While the adult causes some damage through feeding, it is the burrowing of the larva into the palm heart that can cause the most mortality. The adult female lays approximately two hundred eggs on new growth in the crown of the palm, at the base of young leaves, or in open lesions on the plant.
The egg hatches into a white legless larva. The larva will feed on the soft fibres and terminal buds, tunneling through the internal tissue of the tree for about a month. At pupation, the larva will leave the tree and form a cocoon built of dry palm fibers in leaf litter at the base of the tree. The total life cycle takes about 7–10 weeks.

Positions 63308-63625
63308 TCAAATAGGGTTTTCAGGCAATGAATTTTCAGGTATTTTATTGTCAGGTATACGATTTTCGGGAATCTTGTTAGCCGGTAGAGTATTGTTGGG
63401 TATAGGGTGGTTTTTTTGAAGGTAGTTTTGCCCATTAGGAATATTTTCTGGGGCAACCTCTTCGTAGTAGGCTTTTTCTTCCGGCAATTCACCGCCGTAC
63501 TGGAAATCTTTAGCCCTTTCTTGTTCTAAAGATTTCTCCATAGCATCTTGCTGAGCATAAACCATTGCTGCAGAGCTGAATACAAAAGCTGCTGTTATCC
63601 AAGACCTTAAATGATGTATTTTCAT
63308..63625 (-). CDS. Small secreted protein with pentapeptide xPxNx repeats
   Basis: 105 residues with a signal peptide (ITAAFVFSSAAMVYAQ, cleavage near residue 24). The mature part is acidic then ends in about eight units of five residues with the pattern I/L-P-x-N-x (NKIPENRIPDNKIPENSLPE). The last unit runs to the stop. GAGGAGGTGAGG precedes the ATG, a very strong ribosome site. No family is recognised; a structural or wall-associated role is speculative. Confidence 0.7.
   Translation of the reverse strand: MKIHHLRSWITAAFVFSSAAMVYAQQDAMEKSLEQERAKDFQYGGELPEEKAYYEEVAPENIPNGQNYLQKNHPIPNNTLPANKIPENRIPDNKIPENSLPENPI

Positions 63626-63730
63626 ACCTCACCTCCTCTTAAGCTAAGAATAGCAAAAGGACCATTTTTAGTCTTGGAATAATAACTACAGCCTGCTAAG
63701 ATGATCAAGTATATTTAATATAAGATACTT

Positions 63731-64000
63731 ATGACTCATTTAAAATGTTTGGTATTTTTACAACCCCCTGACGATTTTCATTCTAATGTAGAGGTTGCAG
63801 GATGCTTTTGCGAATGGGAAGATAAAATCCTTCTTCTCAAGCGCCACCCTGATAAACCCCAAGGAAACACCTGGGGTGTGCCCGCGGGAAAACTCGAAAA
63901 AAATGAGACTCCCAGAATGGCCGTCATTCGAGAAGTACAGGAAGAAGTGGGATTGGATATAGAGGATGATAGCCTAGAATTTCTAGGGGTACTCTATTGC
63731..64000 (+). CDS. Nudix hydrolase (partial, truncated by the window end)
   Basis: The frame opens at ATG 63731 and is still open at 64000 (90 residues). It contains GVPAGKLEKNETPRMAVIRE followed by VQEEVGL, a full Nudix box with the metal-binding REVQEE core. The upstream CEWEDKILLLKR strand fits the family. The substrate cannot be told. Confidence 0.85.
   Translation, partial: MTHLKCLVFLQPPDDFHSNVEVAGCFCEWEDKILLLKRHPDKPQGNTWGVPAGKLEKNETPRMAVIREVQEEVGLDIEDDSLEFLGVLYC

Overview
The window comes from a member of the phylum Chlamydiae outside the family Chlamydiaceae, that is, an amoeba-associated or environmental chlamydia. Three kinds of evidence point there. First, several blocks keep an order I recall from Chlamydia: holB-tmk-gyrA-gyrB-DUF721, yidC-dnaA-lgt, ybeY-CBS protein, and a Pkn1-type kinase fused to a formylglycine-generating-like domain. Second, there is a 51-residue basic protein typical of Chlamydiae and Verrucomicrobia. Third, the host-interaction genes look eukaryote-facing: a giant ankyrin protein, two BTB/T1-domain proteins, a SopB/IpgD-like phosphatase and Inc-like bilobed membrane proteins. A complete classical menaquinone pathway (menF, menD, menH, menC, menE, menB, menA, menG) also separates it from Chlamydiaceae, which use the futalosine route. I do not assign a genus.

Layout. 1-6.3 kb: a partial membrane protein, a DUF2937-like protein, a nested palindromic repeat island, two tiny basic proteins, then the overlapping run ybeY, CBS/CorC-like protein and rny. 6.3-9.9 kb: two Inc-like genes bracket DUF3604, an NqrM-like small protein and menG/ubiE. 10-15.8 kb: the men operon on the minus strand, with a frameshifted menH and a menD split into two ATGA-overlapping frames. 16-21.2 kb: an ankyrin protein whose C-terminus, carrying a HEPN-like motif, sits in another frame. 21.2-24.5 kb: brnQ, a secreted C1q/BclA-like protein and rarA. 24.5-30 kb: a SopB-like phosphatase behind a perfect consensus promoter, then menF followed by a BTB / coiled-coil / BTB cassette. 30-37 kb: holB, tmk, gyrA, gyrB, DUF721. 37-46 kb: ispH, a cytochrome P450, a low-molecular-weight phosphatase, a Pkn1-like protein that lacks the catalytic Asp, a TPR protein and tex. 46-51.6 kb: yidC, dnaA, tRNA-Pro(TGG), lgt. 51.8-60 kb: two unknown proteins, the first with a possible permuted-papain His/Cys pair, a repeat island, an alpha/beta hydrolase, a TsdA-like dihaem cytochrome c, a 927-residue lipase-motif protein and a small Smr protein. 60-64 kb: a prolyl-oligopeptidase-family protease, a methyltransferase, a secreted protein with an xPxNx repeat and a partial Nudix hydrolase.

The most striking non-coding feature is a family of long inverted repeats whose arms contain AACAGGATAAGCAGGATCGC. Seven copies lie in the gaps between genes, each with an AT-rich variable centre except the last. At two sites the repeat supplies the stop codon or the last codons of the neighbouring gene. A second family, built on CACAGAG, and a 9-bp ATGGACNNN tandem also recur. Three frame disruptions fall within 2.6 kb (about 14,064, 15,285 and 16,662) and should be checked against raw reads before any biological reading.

The crown wilts first, and lower leaves will follow, due to damage to vascular tissue. Major symptoms such as crown loss or leaf wilt are usually only visible long after the palm has become infected. By the time these symptoms are observed, the damage is usually sufficient to kill the tree. Sounds of the larvae burrowing and chewing can be heard by placing one’s ear to the trunk of the palm, and some inspectors use electronic listening devices to detect early infestations.
If you see any abnormal in your garden, contact a specialist immediately, before it is too late.
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